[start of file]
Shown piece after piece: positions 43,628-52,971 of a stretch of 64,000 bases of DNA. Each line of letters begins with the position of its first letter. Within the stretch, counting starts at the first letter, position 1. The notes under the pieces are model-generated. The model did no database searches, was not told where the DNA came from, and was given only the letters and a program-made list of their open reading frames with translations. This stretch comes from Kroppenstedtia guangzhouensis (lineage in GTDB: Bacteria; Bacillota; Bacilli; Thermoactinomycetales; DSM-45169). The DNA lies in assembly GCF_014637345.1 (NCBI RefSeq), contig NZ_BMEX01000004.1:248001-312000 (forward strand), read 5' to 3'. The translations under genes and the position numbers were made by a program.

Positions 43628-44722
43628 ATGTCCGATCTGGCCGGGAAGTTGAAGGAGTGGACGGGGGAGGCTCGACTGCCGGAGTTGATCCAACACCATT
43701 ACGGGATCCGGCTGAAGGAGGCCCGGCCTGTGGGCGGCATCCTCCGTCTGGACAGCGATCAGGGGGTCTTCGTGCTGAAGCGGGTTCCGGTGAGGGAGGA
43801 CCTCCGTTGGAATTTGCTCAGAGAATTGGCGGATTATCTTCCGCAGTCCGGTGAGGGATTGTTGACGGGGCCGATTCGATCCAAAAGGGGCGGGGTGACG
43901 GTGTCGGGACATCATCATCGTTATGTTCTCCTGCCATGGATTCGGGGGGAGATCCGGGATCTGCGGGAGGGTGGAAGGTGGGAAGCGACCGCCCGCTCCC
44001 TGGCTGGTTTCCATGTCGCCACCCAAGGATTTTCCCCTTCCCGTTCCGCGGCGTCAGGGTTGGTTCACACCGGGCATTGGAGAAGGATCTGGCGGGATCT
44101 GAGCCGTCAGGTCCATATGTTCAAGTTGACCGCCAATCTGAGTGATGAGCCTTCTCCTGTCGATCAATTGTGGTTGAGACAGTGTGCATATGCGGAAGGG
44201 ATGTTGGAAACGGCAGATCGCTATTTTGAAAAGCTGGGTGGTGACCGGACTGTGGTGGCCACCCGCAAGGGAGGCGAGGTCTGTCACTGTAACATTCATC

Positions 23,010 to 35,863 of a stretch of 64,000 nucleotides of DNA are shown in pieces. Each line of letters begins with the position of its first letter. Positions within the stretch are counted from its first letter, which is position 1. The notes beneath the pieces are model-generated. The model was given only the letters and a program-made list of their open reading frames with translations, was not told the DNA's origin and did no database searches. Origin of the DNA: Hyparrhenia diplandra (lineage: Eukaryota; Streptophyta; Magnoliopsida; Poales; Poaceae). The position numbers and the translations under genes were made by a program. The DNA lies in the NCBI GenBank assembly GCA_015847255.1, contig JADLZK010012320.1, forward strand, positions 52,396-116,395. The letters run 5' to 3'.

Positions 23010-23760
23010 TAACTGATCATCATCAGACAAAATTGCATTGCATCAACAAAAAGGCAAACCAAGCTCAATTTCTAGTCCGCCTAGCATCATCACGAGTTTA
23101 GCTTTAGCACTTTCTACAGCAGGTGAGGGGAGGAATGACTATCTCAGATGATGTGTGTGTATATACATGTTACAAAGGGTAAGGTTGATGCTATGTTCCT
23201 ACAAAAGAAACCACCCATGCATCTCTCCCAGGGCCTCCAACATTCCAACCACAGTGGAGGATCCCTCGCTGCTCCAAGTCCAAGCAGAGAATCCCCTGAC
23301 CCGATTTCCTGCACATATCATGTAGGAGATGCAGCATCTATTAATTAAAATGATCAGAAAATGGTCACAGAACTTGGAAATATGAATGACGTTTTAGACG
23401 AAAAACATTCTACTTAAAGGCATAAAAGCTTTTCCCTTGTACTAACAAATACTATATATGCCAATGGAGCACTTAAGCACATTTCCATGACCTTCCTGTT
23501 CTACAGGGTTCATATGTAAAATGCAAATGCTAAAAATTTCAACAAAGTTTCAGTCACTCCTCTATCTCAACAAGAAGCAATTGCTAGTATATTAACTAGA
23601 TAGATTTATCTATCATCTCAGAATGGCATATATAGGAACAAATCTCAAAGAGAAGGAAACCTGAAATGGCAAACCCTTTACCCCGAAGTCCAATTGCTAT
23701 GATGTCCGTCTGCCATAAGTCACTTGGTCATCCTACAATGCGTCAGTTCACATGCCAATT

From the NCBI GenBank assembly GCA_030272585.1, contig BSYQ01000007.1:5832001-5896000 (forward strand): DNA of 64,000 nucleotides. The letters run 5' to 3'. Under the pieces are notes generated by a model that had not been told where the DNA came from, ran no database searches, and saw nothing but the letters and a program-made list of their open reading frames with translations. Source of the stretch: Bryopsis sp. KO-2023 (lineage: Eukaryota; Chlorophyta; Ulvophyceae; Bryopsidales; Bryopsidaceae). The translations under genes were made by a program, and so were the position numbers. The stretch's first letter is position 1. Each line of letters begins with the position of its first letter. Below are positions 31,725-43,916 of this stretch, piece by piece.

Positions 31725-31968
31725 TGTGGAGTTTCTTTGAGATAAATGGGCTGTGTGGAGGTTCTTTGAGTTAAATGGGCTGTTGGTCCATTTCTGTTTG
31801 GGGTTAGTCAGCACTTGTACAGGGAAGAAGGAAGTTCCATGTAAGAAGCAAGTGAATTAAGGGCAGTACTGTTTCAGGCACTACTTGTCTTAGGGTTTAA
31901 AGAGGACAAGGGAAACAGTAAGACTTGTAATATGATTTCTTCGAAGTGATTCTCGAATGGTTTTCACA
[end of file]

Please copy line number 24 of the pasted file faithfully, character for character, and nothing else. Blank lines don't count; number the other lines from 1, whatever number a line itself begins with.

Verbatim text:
31901 AGAGGACAAGGGAAACAGTAAGACTTGTAATATGATTTCTTCGAAGTGATTCTCGAATGGTTTTCACA